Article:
Hematopoietic and endothelial stem cells are derived from a common embryonic precursor termed the hemangioblast. The genetic cascades that regulate differentiation of the hemangioblast to hematopoietic and endothelial stem cells are largely unknown. Much of embryonic development is coordinately regulated by temporal and spatial expression of transcription factors, such as the Homeobox (Hox) gene family. We and others isolated a divergent Hox gene termed Hex (or Prh) that in the adult is preferentially expressed in all myeloid and B-cells but not T-cells. It is down-regulated during differentiation. During embryogenesis, Hex is an early marker of endothelial development, and is essential for endodermal organ development. Using in vitro Hex -/- embryonic stem (ES) cell differentiation and chimeric mice, we have found that Hex is essential for differentiation of the hemangioblast to definitive hematopoietic progenitors. We also found that forced expression of Hex in T-cells, where it is not normally expressed, inhibited thymic T-cell development, and maintained expression of myeloid markers. These data generated the underlying hypothesis of this proposal, that Hex regulates the differentiation of the hemangioblast to hematopoietic progenitor cells. This hypothesis will be tested by answering 3 specific questions: 1) What is the biochemical mechanism by which Hex induces hematopoietic development? 2) Where does Hex fit in the hierarchy of transcription factors and cytokines that are essential for hematopoietic development? 3) What is the spatial and temporal location of Hex's function in the differentiation of the hemangioblast during embryogenesis? Answering these questions will elucidate the mechanism by which Hex regulates the formation of the first hematopoietic cells, and will place it in a spatial, temporal and transcriptional context within the developing embryo. It will also provide novel insight into the molecular regulation of embryonic hematopoiesis.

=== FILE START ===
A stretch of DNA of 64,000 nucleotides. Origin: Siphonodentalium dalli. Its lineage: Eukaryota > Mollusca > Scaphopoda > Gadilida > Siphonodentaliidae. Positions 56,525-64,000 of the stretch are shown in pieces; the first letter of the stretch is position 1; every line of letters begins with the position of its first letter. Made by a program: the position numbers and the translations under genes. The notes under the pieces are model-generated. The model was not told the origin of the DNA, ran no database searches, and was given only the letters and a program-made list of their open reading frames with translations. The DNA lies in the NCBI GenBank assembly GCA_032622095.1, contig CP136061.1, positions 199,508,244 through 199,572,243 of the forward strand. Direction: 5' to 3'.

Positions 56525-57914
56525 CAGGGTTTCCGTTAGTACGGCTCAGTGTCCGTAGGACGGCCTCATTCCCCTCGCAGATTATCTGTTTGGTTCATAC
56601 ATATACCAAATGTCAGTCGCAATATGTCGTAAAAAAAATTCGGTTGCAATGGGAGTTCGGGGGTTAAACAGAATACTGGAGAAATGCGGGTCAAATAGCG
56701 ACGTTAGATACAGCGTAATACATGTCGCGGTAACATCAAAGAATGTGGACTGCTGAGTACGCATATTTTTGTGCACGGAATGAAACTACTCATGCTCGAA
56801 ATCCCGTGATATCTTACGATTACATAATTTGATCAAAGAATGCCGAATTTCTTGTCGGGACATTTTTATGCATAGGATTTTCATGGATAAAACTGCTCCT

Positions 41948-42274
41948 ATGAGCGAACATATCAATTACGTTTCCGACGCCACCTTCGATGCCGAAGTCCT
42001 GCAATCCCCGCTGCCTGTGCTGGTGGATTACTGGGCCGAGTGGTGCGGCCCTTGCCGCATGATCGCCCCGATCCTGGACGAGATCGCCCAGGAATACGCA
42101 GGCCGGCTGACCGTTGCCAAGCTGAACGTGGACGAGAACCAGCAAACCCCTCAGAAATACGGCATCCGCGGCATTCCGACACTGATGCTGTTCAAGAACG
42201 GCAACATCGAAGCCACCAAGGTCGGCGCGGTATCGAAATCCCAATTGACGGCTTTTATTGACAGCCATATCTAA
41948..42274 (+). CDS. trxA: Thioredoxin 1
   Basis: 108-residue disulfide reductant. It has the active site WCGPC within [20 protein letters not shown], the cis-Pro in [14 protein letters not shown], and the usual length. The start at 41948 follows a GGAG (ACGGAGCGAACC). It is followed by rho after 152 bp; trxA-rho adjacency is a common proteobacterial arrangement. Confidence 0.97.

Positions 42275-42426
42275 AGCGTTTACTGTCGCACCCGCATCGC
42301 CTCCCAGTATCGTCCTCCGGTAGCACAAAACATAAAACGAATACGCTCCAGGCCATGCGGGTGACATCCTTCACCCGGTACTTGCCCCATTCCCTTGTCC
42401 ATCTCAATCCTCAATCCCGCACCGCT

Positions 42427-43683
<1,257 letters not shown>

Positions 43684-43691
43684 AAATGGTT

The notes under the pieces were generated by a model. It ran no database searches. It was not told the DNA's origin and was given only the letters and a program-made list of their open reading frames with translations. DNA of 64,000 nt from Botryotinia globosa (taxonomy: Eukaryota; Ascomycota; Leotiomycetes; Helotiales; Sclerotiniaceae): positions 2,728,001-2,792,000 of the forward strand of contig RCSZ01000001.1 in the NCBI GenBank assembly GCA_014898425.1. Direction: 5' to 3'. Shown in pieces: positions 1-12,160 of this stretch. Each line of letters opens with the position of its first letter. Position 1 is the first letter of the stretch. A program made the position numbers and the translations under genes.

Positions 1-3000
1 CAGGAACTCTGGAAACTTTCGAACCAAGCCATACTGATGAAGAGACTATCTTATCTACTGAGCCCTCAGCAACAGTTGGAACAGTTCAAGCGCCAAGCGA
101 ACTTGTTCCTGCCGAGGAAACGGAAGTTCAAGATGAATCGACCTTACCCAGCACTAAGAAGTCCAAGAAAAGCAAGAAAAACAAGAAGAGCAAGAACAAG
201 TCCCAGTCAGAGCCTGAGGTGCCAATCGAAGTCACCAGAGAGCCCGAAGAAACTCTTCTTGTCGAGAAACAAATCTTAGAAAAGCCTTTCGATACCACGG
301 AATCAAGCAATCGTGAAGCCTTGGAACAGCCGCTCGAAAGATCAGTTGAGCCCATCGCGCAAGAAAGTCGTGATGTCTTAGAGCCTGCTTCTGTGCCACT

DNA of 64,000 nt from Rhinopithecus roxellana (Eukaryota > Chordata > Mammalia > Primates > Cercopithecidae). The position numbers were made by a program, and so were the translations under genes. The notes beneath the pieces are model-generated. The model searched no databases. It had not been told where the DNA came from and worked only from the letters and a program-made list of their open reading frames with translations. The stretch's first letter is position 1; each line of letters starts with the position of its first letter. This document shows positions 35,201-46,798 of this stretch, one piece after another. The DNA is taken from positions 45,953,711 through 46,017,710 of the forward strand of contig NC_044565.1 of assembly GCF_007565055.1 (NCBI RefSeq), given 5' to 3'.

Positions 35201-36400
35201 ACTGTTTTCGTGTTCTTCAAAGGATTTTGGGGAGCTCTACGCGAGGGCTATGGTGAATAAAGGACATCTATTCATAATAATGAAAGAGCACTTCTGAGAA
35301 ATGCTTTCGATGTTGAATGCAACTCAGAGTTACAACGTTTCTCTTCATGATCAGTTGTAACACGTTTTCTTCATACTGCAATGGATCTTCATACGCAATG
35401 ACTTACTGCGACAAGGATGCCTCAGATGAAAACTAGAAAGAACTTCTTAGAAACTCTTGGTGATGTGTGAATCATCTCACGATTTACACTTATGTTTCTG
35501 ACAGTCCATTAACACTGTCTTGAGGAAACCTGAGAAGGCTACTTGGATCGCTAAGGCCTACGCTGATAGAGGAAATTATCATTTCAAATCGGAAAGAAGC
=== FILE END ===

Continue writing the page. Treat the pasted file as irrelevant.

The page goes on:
Agency
National Institute of Health (NIH)
Institute
National Heart, Lung, and Blood Institute (NHLBI)
Type
Research Project (R01)
Project #
5R01HL075783-02
Application #
6908129
Study Section
Special Emphasis Panel (ZRG1-HEME-B (03))
Program Officer
Thomas, John
Project Start
2004-07-01
Project End
2008-06-30
Budget Start
2005-07-01
Budget End
2006-06-30
Support Year
2
Fiscal Year
2005
Total Cost
$337,500
Indirect Cost
Name
University of New Mexico
Department
Internal Medicine/Medicine
Type
Schools of Medicine
DUNS #
868853094
City
Albuquerque
State
NM
Country
United States
Zip Code
87131
Williamson, Elizabeth A; Boyle, Timothy J; Raymond, Rebecca et al. (2012) Cytotoxic activity of the titanium alkoxide (OPy)(2)Ti(4AP)(2) against cancer colony forming cells. Invest New Drugs 30:114-20
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Williamson, Elizabeth A; Damiani, Leah; Leitao, Andrei et al. (2012) Targeting the transposase domain of the DNA repair component Metnase to enhance chemotherapy. Cancer Res 72:6200-8
Fnu, Sheema; Williamson, Elizabeth A; De Haro, Leyma P et al. (2011) Methylation of histone H3 lysine 36 enhances DNA repair by nonhomologous end-joining. Proc Natl Acad Sci U S A 108:540-5
Allen, Chris; Ashley, Amanda K; Hromas, Robert et al. (2011) More forks on the road to replication stress recovery. J Mol Cell Biol 3:4-12
Ponder, Jessica; Yoo, Byong Hoon; Abraham, Adedoyin D et al. (2011) Neoamphimedine circumvents metnase-enhanced DNA topoisomerase II? activity through ATP-competitive inhibition. Mar Drugs 9:2397-408
Wiggins, Charles L; Harlan, Linda C; Nelson, Harold E et al. (2010) Age disparity in the dissemination of imatinib for treating chronic myeloid leukemia. Am J Med 123:764.e1-9
Kong, Kimi Y; Williamson, Elizabeth A; Rogers, Jason H et al. (2009) Expression of Scl in mesoderm rescues hematopoiesis in the absence of Oct-4. Blood 114:60-3
Wray, Justin; Williamson, Elizabeth A; Sheema, Sheema et al. (2009) Metnase mediates chromosome decatenation in acute leukemia cells. Blood 114:1852-8
Williamson, Elizabeth A; Rasila, Kanwaldeep Kaur; Corwin, Lori Kwan et al. (2008) The SET and transposase domain protein Metnase enhances chromosome decatenation: regulation by automethylation. Nucleic Acids Res 36:5822-31

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